A more expensive Chinese New Year

When the winds of change blow, some people build walls and others build windmills.

— Chinese Proverb

HOW many days will your office break off for the Chinese New Year?

My niece, who is working in Singapore, told me that her office would be taking a ten-day break.

“If there is no mandatory quarantine, I will fly back to Kuching for the Chinese New Year,” she said.

“Don’t. Just stay put there and relax there. Go out with your friends and sleep as much as you want,” both her mother, who’s my younger sister, and I advised her.

Personally, I don’t have any complaints about my Chinese New Year break. New Sarawak Tribune will be off on New Year Eve, first day and second day of the Chinese New Year. That’s enough time to relax and destress from the punishing schedule in the office.

In life, I think all of us have to get used to being alone once in a while. Sometimes, we are alone by choice. At other times, we are alone because of circumstances. Like my niece who is away in Singapore to earn a living. It’s her choice to work there.

I salute her for being so daring and adventurous at such a young age. She is just 24 years old. When I was in my early 20s, I moved from Sibu, my hometown, to Kuching. Unlike my niece, I had no choice. I was offered a job by Sarawak Tribune, the predecessor of New Sarawak Tribune, as a reporter cum photographer.

I was desperately looking for a job in Sibu but couldn’t find one. Kuching was not new to me – I had spent two years doing my Form Six here. I was not being courageous or adventurous when I worked in Kuching. I was being practical.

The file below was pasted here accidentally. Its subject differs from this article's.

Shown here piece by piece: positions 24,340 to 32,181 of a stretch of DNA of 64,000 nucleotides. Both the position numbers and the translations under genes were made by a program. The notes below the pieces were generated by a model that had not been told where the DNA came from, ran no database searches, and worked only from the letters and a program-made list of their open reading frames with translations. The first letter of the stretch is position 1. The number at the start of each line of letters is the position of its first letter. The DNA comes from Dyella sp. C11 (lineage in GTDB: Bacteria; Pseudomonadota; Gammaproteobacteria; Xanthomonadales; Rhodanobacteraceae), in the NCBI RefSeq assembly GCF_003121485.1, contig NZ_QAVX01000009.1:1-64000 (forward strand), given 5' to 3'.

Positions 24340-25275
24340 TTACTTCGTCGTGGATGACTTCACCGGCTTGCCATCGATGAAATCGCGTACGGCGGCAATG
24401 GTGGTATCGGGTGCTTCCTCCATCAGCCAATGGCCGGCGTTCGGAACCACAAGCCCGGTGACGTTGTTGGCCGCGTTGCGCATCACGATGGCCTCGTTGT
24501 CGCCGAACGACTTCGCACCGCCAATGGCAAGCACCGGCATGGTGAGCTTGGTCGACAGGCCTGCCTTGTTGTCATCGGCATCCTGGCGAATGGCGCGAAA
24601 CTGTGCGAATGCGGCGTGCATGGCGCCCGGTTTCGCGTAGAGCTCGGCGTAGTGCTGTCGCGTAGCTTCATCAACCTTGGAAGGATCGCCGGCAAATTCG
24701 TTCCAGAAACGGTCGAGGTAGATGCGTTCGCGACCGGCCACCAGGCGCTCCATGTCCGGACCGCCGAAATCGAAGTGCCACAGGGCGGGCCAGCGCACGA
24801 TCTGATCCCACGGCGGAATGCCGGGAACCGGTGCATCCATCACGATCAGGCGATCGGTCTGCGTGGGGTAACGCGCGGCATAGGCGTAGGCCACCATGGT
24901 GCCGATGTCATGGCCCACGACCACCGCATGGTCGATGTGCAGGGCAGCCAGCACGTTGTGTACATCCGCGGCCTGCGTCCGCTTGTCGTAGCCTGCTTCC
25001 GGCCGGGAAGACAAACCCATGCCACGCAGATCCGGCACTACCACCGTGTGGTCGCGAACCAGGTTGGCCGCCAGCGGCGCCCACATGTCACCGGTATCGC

Later on, when I was in my late 20s, I was offered a chance to work in Singapore but I turned it down. A frog under the coconut shell then, I thought Singapore was too far away! Maybe, it was – without the convenience of the Internet and Zoom applications that we enjoy now.

Now, with Zoom, home is just a click away.

For some people, the Chinese New Year break is synonymous with poker or mahjong games.

When they reunite from all corners of the world, some family members will play poker or mahjong during the Chinese New Year . Others will spend it watching TV shows or movies.

There are others who will spend it eating and sleeping.

The Chinese New Year is the best time of the year for children. There are no classes to attend, so much good food to enjoy and so many “angpow” (red envelopes containing cash) to collect from relatives. Their parents, too, will be too busy to breathe down their neck.

With everything, especially the Chinese New Year goods, increasing in prices, it will certainly be a more expensive Lunar New Year for the celebrants. Now, perhaps, it is time for Chinese housewives to be prudent in their spending and to think before they buy.

Although they are more expensive, the oranges and snacks from China will still be in demand. If you are used to buying three big boxes of Pokam Mandarin oranges, now maybe you will buy just two boxes to last you until the Chap Goh Mei (15th day of the Chinese New Year).

In Chinese, the words for tangerine and orange resemble the words for luck and success respectively. Since their bright colour also symbolises gold, the fruits symbolise good luck and wealth.

Because of the price increases, perhaps you also have to limit your other purchases like the soft drinks, groundnuts, sunflower, pumpkin or watermelon seeds.

The nuts and seeds are always served as Chinese New Year snacks. In Mandarin, peanuts are called “Hua Sheng” and “Sheng” also means to give birth, symbolising the wish for many children. Peanuts, also named “longevity nuts”, symbolise vitality, longevity, riches and honour.

If you are still shopping for your Chinese New Year goodies, good luck in your purchases. Do observe the COVID-19 standard operating procedures as you move around.

Let’s hope life will return to normal next Chinese New Year.

Previous articleCM tells young to embrace their role in future
Next articleCops warn against illegal racing